Like many people into extreme sports, Kevin Michael Connolly enjoys taking chances with his life.
However, two things separate him from the usual extreme sportsman: Legs. He was born without them.
Despite that, Connolly's parents refused to coddle him. He grew up floating on rivers and climbing mountain in his home state of Montana, preferring to use a skateboard instead of a wheelchair.
The 27-year-old started skiing when he was 10 and was good enough to win a silver medal in the 2007 X Games using a special "monoski," according to ABC News.
Connolly followed that up with a bronze medal in 2010 and now he is tackling other physical challenges on a new Travel Channel series, "Armed & Ready," debuting Feb. 26. On the show he'll be surfing, cliff diving and even jousting.
"Jousting was the most challenging for me," Connolly told The Huffington Post. "What's the first thing you do? Straddle the horse. Falling off the horse while being hit by a lance was my biggest fear."
Another challenge was cliff diving, because the most important thing when diving off a cliff is to push the body away from the cliff as far as possible, something most people do with their legs.
"I have to push myself off with my arms and then, in a split-second, put my arms in front to prevent my head from crashing in the water from 45 feet up in the air," he said.
KEVIN MICHAEL CONNOLLY: ARMED & READY (Story continues below)
Kevin Michael Connolly, 27, is a photographer and filmmaker who was born with no legs.
Despite having no legs, Connolly grew up climbing mountains and even won a silver medal for skiing in the 2007 X Games.
Now Connolly is the star of "Armed & Ready," a Travel Channel series where he takes on challenges daunting for anyone -- such as jousting.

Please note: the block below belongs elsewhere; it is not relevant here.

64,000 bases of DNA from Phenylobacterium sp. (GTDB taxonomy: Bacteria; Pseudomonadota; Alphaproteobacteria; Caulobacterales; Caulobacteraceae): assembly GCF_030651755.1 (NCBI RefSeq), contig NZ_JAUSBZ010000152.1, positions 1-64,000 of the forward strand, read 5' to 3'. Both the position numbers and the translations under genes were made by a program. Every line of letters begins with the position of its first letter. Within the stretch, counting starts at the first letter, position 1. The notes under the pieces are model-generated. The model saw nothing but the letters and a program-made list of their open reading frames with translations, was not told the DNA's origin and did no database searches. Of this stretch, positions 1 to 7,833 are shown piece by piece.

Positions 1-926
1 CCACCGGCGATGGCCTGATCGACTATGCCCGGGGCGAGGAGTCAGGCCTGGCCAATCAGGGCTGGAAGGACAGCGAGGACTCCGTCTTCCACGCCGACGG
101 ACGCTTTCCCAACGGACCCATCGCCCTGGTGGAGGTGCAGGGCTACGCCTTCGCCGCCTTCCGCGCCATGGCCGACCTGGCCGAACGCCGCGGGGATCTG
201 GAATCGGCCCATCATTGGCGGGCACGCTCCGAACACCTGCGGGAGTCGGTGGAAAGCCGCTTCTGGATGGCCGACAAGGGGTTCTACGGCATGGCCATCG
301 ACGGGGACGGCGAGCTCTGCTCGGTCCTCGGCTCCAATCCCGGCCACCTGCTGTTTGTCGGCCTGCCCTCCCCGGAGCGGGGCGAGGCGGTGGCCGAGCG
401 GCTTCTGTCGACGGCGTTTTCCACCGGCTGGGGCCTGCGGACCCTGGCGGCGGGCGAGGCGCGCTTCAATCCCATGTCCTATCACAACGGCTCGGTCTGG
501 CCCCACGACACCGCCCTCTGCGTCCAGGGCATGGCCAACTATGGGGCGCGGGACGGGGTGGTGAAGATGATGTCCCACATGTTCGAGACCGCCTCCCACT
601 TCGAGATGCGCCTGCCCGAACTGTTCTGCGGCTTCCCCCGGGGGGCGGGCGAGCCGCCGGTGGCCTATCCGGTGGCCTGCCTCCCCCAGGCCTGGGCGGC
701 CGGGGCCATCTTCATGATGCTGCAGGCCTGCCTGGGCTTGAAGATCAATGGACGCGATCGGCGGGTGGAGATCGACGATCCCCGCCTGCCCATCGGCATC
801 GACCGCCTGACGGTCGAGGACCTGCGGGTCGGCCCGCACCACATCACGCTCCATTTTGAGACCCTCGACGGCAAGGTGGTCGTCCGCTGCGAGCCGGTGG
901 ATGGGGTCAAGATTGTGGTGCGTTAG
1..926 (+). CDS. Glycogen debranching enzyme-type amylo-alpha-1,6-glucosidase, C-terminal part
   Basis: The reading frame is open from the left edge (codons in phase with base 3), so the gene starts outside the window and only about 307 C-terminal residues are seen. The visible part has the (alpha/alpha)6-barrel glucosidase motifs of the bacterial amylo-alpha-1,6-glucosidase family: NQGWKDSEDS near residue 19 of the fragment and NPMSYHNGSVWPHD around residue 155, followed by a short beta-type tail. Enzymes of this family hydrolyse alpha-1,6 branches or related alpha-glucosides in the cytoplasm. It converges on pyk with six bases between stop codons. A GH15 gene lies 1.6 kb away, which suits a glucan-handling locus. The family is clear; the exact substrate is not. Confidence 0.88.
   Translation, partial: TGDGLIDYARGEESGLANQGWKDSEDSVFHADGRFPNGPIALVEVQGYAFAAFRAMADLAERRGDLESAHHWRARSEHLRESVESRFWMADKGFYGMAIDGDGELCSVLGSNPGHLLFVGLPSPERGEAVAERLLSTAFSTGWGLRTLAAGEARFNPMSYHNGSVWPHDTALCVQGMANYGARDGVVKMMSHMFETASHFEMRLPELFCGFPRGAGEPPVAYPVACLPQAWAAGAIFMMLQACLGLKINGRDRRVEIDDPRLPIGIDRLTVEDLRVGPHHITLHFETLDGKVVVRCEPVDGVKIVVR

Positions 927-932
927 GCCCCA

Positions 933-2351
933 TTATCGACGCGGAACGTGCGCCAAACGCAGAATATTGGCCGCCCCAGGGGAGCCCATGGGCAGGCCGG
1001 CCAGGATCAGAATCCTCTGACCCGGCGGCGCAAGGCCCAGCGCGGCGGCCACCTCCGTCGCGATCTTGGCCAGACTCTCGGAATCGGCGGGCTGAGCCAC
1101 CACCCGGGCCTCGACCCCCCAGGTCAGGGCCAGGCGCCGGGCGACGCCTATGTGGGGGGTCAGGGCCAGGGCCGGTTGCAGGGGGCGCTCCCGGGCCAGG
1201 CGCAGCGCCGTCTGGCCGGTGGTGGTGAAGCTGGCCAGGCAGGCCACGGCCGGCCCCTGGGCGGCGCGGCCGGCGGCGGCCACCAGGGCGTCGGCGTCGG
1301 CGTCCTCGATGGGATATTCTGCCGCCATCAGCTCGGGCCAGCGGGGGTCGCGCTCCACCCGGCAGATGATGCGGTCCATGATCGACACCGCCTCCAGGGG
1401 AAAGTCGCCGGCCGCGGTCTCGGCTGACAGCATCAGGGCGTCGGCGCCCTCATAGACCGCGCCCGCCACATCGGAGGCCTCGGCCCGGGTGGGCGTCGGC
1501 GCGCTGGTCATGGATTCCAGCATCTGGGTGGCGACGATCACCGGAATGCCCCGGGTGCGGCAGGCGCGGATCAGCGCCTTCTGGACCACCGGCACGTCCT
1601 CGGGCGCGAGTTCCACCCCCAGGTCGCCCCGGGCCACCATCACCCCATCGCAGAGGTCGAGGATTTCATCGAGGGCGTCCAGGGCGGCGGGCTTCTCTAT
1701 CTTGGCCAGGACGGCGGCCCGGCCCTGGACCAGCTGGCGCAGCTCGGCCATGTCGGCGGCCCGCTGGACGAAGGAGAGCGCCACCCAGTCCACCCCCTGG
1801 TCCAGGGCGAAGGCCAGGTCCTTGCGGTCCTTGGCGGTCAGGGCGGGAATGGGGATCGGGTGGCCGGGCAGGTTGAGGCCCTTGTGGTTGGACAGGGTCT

His favorite challenge was a parabolic flight with NASA that broke zero gravity. Connolly brought his his skateboard so he could do more spins than Tony Hawk.
Connolly's situation often requires last minute adaptations in order for him to complete a challenge.
Connolly is a filmmaker and photographer whose most famous work is the The Rolling Exhibition, an art exhibit of over 33,000 photos documenting the stares and reactions he got from other people around the world.
Connolly has been skateboarding since 2005 and prefers it to riding around in a wheelchair.
Although the fact that Connolly has no legs is crucial to the show, he doesn't make a big deal about it, preferring to "show, not tell."
Connolly has filmed six episodes of the show and hopes other limbless people who want to attempt extreme stunts contact him at his website for information on the adaptive devices that made some of his challenges possible.
In order for Connolly to attempt some stunts, such as jousting or wakeboarding, he and the people around him have to create adaptive devices. For instance, in one of the episodes, he wakeboards using a standard board modified with, among other things, a turkey roasting pan.
He hopes that what he learned while creating these athletic adaptions on the fly will help others in similar predicaments.
"I hope we get a ton of viewers," Connolly admitted. "But, especially, certain viewers who could use this knowledge."
Connolly first came to the attention of Travel Channel executives because of an earlier project, The Rolling Exhibition, an art exhibit of more than 33,000 photos documenting the stares and reactions he got from other people around the world, and his memoir, "Double Take."
However, Connolly, who has been approached for other shows before didn't want the show to totally focus on the fact that he doesn't have legs.
"I believe you should show, not tell," Connolly said. "By undertaking these extreme sports and constructing the special equipment, it adds an element of challenge and danger that people can see."
Connolly got to embark on some exclusive challenges that may not be available to most people, limbs or no limbs.
"My favorite challenge was taking a parabolic flight with NASA," Connolly said. "We broke zero gravity and I brought my skateboard so I could do more spins than Tony Hawk."
CORRECTION: Kevin Michael Connelly did not fly with NASA, according to a representative of the Zero Gravity Corporation. The company told HuffPost that Connolly flew on a commercially operated research mission in Florida, and that NASA does not fly individuals from the general public.